I have always been fascinated … and a little terrified of persuasion science and the value proposition. I worried that if I went too far down the rabbit hole I would be sucked into a dark world of manipulation.
On the other hand, as someone obsessed with people, psychology and leadership, I knew I had to get the latest and greatest science. As a member of the Association of Certified Fraud Examiners I get their wonderful publication Fraud Magazine.
I read this article by Donn LeVie Jr., CFE and immediately knew I wanted to share it with the Science of People audience. I hope you enjoy this article which originally appeared in Fraud Magazine, in the January/February 2018 edition.
Whether you’re promoting your expertise to a potential client, marketing a product to a possible customer or pitching an idea to your manager (or your spouse), you should first pique their curiosity before moving forward. You do that with a value proposition or positioning statement. (Business types once called it a unique selling proposition, but most have set it aside for this term that promotes value instead.)
We use value propositions every day for a variety of situations. They’re statements that anticipate the tangible, functional questions (or reasons) any decision-makers might have for buying from you, hiring you or simply considering your proposed solution to a problem.
Such questions might include:
- What does your service/product/expertise mean for me?
- Why should I buy this product/service or hire you over all others we’re considering?
- How is your expertise/product/ service different from others we’re considering?
A value proposition is a “30-second elevator pitch”: You have the undivided attention of a decision-maker in an elevator who’s just asked you, “What do you do?” and you have half a minute to explain your value and expertise.
Or some liken the value proposition to what you can write on the back of your business card. That brief statement must testify that you or your organization has the problem-solving, solutions-providing, game-changing right stuff that decision-makers have been looking for. However, most people aren’t thinking of cramped elevators or business cards when they write value propositions. Instead they encase them in convoluted, formal-sounding language or write them so they don’t invite dialogue. And that’s bad because that’s what you’re after: establishing dialogue to continue a conversation. All too often, value propositions sound like dead-end streets that fail to encourage continuing the conversation, or they sound too self serving rather than other serving.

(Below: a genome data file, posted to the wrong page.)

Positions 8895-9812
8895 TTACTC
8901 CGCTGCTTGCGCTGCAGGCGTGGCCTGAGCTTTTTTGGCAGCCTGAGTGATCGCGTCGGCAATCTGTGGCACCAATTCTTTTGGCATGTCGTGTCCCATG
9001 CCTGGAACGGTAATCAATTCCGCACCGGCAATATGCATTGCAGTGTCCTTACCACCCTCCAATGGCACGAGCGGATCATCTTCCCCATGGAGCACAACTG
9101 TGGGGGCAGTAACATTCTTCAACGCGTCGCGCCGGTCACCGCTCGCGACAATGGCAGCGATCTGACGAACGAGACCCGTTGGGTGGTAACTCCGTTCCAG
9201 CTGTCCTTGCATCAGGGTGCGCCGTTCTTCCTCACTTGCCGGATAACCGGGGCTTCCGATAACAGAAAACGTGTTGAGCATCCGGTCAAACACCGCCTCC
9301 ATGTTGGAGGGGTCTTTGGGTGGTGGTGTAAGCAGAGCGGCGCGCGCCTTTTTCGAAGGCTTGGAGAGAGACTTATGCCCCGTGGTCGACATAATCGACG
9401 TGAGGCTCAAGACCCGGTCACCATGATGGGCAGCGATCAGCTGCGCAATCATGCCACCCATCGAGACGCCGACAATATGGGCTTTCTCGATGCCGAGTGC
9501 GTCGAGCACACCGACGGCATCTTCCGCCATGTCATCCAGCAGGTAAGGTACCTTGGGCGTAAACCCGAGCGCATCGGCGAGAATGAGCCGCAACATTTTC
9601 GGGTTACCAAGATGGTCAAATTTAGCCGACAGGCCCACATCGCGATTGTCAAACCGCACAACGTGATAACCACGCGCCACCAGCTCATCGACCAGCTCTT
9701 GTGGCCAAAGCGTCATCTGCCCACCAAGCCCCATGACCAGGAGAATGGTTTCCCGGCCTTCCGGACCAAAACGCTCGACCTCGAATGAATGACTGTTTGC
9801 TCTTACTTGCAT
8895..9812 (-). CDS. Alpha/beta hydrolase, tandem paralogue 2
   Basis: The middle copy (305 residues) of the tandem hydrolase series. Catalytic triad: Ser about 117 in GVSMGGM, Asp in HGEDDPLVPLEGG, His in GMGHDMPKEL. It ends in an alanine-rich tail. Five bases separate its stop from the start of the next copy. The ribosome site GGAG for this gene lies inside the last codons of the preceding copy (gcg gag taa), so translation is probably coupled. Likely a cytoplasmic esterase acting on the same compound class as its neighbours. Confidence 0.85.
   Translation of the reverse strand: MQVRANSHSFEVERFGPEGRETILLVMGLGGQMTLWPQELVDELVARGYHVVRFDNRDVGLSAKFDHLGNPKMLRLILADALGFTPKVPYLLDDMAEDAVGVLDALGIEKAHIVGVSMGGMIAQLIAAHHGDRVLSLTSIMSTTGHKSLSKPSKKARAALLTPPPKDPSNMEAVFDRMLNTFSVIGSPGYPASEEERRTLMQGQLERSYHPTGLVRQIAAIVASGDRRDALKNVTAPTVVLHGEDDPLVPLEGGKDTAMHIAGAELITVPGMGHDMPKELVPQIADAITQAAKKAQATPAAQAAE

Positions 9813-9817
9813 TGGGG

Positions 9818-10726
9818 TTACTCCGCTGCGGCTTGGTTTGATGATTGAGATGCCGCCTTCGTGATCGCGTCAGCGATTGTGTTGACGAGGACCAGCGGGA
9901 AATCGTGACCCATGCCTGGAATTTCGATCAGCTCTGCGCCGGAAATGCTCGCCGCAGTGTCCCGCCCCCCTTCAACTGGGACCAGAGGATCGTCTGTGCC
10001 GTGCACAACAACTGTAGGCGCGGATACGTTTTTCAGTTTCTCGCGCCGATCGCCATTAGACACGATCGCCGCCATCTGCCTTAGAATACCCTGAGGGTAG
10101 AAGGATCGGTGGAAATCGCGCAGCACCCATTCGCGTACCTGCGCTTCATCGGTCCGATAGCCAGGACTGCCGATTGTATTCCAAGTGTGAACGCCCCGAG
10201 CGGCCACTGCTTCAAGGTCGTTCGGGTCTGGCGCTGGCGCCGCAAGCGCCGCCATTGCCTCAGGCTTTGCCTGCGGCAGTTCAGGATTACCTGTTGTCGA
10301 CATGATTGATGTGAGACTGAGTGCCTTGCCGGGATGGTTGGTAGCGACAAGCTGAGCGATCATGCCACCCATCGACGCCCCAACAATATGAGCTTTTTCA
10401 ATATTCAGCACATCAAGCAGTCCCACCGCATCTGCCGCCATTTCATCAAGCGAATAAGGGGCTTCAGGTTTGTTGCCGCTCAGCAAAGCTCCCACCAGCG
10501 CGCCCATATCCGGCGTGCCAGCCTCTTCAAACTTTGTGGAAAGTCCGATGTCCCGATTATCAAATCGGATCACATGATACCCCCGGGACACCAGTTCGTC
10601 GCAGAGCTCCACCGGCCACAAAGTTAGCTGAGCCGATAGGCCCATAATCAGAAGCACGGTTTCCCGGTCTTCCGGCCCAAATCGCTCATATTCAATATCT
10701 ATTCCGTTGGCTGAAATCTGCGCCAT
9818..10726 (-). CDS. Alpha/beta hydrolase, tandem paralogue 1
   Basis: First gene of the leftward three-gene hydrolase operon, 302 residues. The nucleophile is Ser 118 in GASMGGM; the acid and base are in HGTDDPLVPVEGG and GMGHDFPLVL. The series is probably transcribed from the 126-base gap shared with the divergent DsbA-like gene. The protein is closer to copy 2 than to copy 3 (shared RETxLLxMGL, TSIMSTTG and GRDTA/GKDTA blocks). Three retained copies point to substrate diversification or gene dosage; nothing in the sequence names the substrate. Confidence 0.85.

Weapons of influence
Dr. Robert Cialdini, in his hugely successful book, “Influence: The Psychology of Persuasion” (HarperCollins Publishers, 1984), refers to six categories of psychological influence principles as “weapons of influence”: consistency, reciprocation, social proof, authority, likeability and scarcity. These principles — when skilled practitioners apply them — direct human behavior in an almost automatic manner in response to requests for purchases, donations, concessions, votes, access and so on.
A lead-in statement preceding a value proposition can serve as social proof of value and expertise, provide a stamp of authority to a product or service, highlight a limited but needed skill and push open the door to access decision-makers. (“Social proof” is what people do when they’re hesitant about a decision, so they rely on what people like them would do — reading restaurant and movie reviews, for example.)
Two examples of winning value propositions
In late December 2016, I was a guest at a client appreciation weekend over New Year’s in Las Vegas, courtesy of one of the large casino resorts. During an afternoon event, members of the casino resort C-suite came out to meet our small group. I met one of the vice presidents and after exchanging greetings and some small talk, he asked me, “Donn, what is it that you do?”